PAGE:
Thursday, October 8, 2009
16 Cuttlefish: Sepia Pharaonis
They’re more bizarre than cuddly and more squid than fish, with tentacles tapering to a beak under bulging eyes and podlike bodies propelled by what look like undulating dust ruffles. Thanks to the cuttlefish’s many talents – the so-called “chameleons of the sea” can easily change their coloring patterns according to their moods, and eject protein-based ink when they feel threatened – their tank is a popular draw in the Splash Zone, a children’s museum within the Aquarium, featuring clownfish, zebra eels, and lots of interactive entertainment for pint-sized peeps. The zone is consciously clear of conservation messaging, Peterson explains, because developing brains are more likely to form attachments to things they aren’t afraid to lose; the sea-saving contributions come later. The kids’ domain can inspire grown-ups, too: A recent evening found a senior lady fixed to the tank of juvenile pharoah cuttles, a look of utter peace on her face.
17 Red Abalone: Haliotis rufescens
You can have your abalone in brown butter with smoked sea salt… and eat it, too. That’s the beauty of the Seafood Watch card, according to 20-year Aquarium employee Jim Covel. “Instead of gloom and doom, we make sure we celebrate oceans and our connection so people feel hopeful about conservation,” he says. “That’s why Seafood Watch is such a huge hit: It’s not saying, ‘Don’t eat seafood,’ it’s saying ‘Make a good choice when eating fish.’” (In this case, it’s for fine-farmed abalone from Monterey Abalone Company under Wharf No. 2.) The beauty of Cooking for Solutions, the ambitious outgrowth of Seafood Watch that educates journalists and policy-makers and feeds hundreds of attendees a weekend’s wealth of consciously cultivated fare, is that it encompasses more and more sustainable issues and draws more hungry eyeballs all the time. “It has both the science and the celebrity,” says Fedele Bauccio, head of Portola Restaurant’s parent company Bon Appetit, a charter sponsor of CFS. “If you really want to understand how to make change, CFS has the experts you can listen to and the fabulous chefs [like Alton Brown]. People can say, ‘I have a hero here. If they understand it, I better understand it.’”
18 California sea otter: Enhydra lutris
“Can I have one?” is one of the endless questions veteran curator-otter ambassador Chris DeAngelo fields. She concedes she tires of such predictables – the answer is “no, they’re wild, and you probably can’t afford the $12,000 a year in food” – but seems amused by the bizarre, non-otter call-ins (“My pet fish is sick. Can you help?”) and weirder walk-ins (“I found this animal in a tide pool – what do I do?”), but ultimately prefers the more sensitive (“How can we help?”). One easy way: Report any distressed otters to the Aquarium (648-4840) 24 hours a day, and recognize, as staff veterinarian Dr. Mike Murray says, “Otters are more than an icon for a plush toy.” To wit: Because of their loyal locavore diet, they’re the best indicator species for our off-shore ecosystem – the perfect canaries for our Central Coast coal mine. A more involved way to help: Join the volunteers at the Sea Otter Rescue and Conservation program, who rehab injured or illing wild otters (in costume) and monitor local populations.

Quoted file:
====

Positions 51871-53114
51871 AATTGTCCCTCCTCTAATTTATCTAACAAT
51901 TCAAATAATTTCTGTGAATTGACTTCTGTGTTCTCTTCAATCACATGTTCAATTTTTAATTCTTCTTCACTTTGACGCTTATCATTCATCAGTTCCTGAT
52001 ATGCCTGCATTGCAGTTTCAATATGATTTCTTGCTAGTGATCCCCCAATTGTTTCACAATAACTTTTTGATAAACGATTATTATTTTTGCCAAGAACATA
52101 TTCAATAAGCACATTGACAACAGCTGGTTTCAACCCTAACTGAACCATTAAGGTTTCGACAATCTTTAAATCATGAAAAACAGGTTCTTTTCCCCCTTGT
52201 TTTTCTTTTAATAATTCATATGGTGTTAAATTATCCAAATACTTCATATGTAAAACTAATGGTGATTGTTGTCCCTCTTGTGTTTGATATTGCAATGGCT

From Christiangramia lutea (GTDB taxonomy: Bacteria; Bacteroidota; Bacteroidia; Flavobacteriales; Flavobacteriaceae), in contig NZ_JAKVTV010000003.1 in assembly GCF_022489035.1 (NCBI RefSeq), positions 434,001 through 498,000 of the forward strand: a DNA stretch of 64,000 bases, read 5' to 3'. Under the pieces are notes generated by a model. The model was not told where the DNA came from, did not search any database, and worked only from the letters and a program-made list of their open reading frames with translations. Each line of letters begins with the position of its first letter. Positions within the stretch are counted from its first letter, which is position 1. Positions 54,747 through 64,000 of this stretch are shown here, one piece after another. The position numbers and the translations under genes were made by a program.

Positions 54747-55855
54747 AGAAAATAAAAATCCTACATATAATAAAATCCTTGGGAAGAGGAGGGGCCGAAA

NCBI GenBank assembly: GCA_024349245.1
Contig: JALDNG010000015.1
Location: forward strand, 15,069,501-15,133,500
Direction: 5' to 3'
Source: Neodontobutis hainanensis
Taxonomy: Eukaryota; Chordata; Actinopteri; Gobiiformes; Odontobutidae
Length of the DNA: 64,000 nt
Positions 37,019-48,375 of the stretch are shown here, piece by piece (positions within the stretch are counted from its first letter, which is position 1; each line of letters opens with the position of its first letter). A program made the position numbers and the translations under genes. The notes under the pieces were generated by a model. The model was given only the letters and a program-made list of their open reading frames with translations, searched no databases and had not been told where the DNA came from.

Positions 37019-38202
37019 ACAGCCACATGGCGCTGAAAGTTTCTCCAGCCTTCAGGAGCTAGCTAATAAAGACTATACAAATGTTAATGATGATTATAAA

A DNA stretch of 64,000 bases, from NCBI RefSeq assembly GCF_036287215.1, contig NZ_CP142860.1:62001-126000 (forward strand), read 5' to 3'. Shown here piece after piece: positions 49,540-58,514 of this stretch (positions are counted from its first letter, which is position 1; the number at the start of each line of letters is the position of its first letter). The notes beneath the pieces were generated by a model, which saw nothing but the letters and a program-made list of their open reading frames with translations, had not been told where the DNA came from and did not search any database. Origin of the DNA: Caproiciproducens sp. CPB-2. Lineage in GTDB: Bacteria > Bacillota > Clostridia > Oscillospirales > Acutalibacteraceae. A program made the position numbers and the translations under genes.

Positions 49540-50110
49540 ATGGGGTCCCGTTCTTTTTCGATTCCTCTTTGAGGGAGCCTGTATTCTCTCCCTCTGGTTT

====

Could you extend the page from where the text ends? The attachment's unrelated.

19 Cowcod rockfish: Sebastes levis
The cowcod’s perma-mean mug may not evoke the aesthetics of Carmel’s pampered pugs, but its treatment might. That’s because, like the doggies-by-the-sea, this rockfish gets treatment normally reserved for humans – only instead of strollers and sweaters, the cowcod are plopped in a customized decompression chamber just like scuba divers with the bends. The chamber allows them to adjust to less pressurized life after being lifted from neighborhoods some 300 to 1,600 feet deep. Their first public appearance in Monterey Bay Habitats, part of a partnership with Hubbs-Sea World Research Institute, lets the so-called “roosterfish” play ambassador for an effort to rebuild their very vulnerable wild populations.
20 Broadnose sevengill shark: Notorynchus cepedianus
As three sevengills patrol the Monterey Bay Habitats exhibit in the Near Shore wing, their relatives cruise the bay waters churning just outside the building. Among the state’s largest coastal sharks, sevengills have been part of the Aquarium’s display since its 1984 opening. Staying local is a foundation of the Aquarium’s identity; spokesman Ken Peterson estimates more than 80 percent of the animals on display can be found in nearby waters. The sevengills’ comrades include white sturgeon, rockfishes, cow cod, skates and salmon – Monterey Bay’s own diverse marine community. And like the conscious seafoodies among us, these predators eat off Seafood Watch’s green list: Morsels of mackerel, salmon and sardines keep the sevengills so well-fed they’re seldom tempted to snack on other fish in the tank.